We can eat gallons of strawberries just out of hand, but sometimes you want a special breakfast to-go. These muffins pack a double dose of strawberries: some in the muffins themselves and more in the glaze. And–their pink hue is irresistible!
If the summer heat took a little longer to reach your town, here one’s thing to look forward to: you’ll likely be enjoying some of the typical late spring veggies like asparagus and peas in your June CSA box. This salad is fresh and lively, combining the roasted asparagus with a few raw veggies and adding some goat cheese, Parmigiano Reggiano, and hazelnuts for added tang and crunch.
Cherry clafoutis has that classic French “I didn’t try too hard, yet I somehow managed to create something beautiful” vibe about it. Sweet cherries stud a thick, custard-like batter and stay juicy after being baked. We love that this can be made a day in advance (or the morning before, when our kitchen is still cool) and refrigerated as well as its rustic, fuss-free preparation.
Hot, quick, easy: after a long day of work or play, those are all words that sound good to us. You can practically make this dish in the time it takes to order take out. Even if you do order take-out, you should still make this dish to get in a spicy serving of greens.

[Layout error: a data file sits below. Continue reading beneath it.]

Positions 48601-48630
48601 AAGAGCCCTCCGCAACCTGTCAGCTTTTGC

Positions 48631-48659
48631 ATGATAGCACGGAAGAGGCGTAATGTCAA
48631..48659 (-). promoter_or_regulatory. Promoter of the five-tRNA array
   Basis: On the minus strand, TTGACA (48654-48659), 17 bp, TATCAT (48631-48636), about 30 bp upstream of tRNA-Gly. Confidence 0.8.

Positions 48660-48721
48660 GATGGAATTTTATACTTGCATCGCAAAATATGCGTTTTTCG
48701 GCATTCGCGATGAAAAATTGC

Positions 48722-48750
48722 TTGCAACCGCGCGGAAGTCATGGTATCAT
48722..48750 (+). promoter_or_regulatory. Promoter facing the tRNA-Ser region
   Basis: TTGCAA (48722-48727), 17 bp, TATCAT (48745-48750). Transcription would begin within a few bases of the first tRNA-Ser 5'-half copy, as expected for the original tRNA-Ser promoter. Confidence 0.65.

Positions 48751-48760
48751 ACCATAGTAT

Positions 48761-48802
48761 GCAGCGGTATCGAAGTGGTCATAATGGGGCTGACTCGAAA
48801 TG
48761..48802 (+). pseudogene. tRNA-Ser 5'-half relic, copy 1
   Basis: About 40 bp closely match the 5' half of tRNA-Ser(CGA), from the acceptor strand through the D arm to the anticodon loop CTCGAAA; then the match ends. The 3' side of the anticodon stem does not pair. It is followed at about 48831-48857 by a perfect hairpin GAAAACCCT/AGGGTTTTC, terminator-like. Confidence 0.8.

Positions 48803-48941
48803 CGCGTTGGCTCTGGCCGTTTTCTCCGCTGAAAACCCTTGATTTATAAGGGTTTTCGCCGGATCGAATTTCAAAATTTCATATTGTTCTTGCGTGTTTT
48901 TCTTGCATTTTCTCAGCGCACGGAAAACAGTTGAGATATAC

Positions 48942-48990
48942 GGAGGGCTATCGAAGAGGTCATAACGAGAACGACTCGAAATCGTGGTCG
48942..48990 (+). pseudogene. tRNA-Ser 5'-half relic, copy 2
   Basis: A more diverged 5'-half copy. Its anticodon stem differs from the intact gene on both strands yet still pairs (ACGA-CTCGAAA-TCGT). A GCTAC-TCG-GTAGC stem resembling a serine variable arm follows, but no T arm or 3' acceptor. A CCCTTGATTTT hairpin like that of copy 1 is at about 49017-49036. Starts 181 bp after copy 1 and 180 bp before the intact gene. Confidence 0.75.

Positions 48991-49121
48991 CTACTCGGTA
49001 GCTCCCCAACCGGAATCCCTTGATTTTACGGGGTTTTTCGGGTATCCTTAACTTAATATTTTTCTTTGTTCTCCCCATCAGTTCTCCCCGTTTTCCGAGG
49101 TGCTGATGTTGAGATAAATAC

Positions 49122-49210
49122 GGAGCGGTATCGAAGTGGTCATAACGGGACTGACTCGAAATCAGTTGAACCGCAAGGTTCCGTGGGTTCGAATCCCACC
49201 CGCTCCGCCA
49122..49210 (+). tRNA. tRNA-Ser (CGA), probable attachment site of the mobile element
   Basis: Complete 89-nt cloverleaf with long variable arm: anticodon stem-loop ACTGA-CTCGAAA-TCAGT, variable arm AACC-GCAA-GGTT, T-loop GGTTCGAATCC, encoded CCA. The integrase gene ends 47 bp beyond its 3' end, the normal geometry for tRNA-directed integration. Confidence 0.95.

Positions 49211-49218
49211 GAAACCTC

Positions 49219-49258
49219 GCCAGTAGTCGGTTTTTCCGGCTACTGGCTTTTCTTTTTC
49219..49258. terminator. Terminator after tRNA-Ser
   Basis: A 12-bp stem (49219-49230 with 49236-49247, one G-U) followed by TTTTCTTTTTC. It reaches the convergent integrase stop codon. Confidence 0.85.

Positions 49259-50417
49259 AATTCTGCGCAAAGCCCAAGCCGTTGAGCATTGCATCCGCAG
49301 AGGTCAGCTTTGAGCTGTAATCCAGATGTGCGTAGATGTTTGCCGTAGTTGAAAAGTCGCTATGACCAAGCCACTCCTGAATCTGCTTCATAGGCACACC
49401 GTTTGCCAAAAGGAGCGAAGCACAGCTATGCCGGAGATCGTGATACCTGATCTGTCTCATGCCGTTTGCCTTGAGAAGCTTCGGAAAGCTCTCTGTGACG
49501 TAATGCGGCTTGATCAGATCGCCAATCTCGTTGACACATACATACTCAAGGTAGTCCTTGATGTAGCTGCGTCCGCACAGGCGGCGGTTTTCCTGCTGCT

If summer came early for your region, you may be already experiencing the bumper crop of tomatoes, zucchini, and eggplant. Veggies can quickly overwhelm your fridge, but this ratatouille makes quick and delicious work of them. The flavors continue to mingle and deepen after baking, making any leftovers a meal you will actually look forward to.
If it ain’t broke, don’t fix it. That’s our motto when it comes to preparing asparagus: it almost always goes on the grill because it’s as delicious and quick as it is easy. Topped with fresh tomatoes and a salty, tangy vinaigrette, this asparagus dish will be a lovely accompaniment to a simple pasta dish, panzanella, or some grilled fish.
So fresh and so green, green. Just because you have a produce surplus doesn’t mean you have to spend hours in the kitchen making elaborate and heavy dishes. This cabbage and pea salad also includes cucumber and green onions or chives (aka all things you will likely find in your CSA box), and is tossed with a simple vinaigrette. We’ll be serving it as a fresh alternative to coleslaw.
We always make kid-friendly scallion pancakes when bunches of these green onions appear in our weekly produce assortment, and we love how this recipe goes a step further, turning a side into the main dish. Fill and roll these up with seasonal veggies to pack a ton of plant-based goodness in a delightful wrap that’s also picnic-appropriate.
Fava beans often get tossed into salads or soups as an afterthought; they get a starring role in bessara, an Egyptian dip. This hummus-like spread gets a giant flavor boost from fresh parsley and cilantro and a crunchy onion topping. If you are using fresh beans from the CSA, you can skip the initial soaking phase and reduce the simmering time as well-you just want the beans soft enough to blend into a smooth, soothing dip.